Authorized for construction in March 1906, Moses Jacob Ezekiel was commissioned by the United Daughters of the Confederacy in November 1910 to design the memorial, which, as mentioned above, was unveiled by US President Woodrow Wilson on June 4, 1914, almost half a century after the end of the Civil War. Could Ezekiel have designed his statue in a way that would not have offended modern sensitivities? All things considered - from Black Lives Matter protests to Critical Race Theory in the classroom - the answer is a resounding 'Yes.' In one of the bronze scenes depicted around the base of the memorial, a Confederate soldier is shown kissing his baby, which is being held by a black slave woman, before he heads off to war. In the words of the Arlington National Cemetery, which now answers to the administration of President Joe Biden, the scene depicts a "mythologized vision of the Confederacy, including highly sanitized depictions of slavery."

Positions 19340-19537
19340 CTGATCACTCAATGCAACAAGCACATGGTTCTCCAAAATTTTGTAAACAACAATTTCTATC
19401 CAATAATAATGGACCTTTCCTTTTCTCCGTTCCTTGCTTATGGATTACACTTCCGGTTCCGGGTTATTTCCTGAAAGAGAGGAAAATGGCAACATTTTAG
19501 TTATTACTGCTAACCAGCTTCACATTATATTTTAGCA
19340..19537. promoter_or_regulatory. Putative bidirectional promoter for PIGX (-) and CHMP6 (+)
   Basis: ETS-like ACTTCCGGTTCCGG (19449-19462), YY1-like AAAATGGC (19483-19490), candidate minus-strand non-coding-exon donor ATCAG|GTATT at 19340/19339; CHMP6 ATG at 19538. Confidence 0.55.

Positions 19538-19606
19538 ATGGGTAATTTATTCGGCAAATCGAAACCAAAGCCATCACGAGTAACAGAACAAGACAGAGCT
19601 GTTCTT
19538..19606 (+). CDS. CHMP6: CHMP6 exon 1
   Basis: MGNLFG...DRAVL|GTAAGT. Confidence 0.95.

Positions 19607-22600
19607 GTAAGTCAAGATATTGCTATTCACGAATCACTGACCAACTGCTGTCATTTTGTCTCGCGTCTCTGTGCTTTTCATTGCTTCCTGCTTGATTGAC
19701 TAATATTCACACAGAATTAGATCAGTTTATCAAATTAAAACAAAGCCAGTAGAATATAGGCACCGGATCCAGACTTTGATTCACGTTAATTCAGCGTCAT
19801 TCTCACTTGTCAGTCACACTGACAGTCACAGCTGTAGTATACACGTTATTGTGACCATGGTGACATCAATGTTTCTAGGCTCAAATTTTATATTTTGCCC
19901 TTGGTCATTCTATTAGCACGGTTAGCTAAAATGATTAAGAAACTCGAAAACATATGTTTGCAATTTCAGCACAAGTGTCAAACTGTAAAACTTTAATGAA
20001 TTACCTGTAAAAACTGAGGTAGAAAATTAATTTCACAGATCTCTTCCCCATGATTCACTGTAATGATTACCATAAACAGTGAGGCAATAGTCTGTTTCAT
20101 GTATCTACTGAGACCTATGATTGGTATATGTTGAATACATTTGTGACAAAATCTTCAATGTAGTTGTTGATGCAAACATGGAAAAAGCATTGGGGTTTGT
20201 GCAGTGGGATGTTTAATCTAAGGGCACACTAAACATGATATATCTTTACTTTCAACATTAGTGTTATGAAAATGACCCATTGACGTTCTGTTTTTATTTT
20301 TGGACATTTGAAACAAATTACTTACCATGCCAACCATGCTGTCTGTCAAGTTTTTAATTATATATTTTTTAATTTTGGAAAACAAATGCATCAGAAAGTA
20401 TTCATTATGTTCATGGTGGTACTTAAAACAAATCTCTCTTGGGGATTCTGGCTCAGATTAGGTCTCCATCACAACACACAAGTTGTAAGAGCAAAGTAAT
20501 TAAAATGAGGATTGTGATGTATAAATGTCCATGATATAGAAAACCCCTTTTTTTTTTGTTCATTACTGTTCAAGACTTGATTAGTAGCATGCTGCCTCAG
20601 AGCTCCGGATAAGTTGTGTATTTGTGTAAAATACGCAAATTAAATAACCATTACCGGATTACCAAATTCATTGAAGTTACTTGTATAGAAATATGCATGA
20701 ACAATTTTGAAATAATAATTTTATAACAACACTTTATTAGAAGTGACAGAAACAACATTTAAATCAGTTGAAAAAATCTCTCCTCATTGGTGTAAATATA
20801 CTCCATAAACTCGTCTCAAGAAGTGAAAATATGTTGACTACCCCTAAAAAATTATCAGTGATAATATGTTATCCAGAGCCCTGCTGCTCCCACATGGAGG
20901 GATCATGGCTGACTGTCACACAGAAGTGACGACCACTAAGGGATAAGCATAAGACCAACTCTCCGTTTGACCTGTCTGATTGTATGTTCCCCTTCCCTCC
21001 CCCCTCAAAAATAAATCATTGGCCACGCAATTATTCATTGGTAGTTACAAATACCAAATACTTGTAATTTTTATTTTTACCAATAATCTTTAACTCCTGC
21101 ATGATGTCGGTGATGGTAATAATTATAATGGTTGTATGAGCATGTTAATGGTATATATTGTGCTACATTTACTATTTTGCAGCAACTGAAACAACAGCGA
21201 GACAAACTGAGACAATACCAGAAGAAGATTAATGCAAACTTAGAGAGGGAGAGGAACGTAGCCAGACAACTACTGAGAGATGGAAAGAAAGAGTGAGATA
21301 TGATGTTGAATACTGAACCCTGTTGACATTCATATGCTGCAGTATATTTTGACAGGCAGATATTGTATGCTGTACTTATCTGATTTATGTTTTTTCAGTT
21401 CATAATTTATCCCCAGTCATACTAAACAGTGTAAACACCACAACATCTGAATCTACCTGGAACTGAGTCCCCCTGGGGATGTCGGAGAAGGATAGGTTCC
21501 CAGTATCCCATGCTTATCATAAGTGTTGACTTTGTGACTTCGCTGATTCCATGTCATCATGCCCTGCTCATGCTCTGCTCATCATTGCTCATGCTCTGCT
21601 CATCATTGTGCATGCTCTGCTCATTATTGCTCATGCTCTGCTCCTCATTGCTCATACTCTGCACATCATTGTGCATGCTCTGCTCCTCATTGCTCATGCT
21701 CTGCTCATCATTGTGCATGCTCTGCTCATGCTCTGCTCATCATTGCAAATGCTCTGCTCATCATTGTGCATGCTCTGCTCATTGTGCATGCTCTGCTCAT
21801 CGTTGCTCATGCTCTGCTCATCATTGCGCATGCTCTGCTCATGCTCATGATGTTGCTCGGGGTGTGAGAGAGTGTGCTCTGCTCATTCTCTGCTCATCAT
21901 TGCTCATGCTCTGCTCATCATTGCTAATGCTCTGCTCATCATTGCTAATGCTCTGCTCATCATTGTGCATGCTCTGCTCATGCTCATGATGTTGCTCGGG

US Brigadier General Ty Seidule, who served as vice president of the Naming Commission argued:
"Reconciliation didn't include nine million African Americans in the South who lived in a racial police state enforced by a terror campaign of lynching. Before 1877, more than 2,000 black men held elective office, including a black senator from Mississippi. By 1914, almost no one of color could vote, much less hold office, and the Arlington Monument celebrated the victory of white supremacy."
Yet despite the impossibility of pleasing everyone, the statue has helped demonstrate to countless people, both Americans and foreigners, that reconciliation between warring groups is not only a possibility but, in this modern age of weapons of mass destruction, an absolute necessity. This is something that the former US Senator Jim Webb from Virginia, a Democrat, understood.

Webb wrote on the pages of the Wall Street Journal that one of his objectives as a veteran of the Vietnam War was: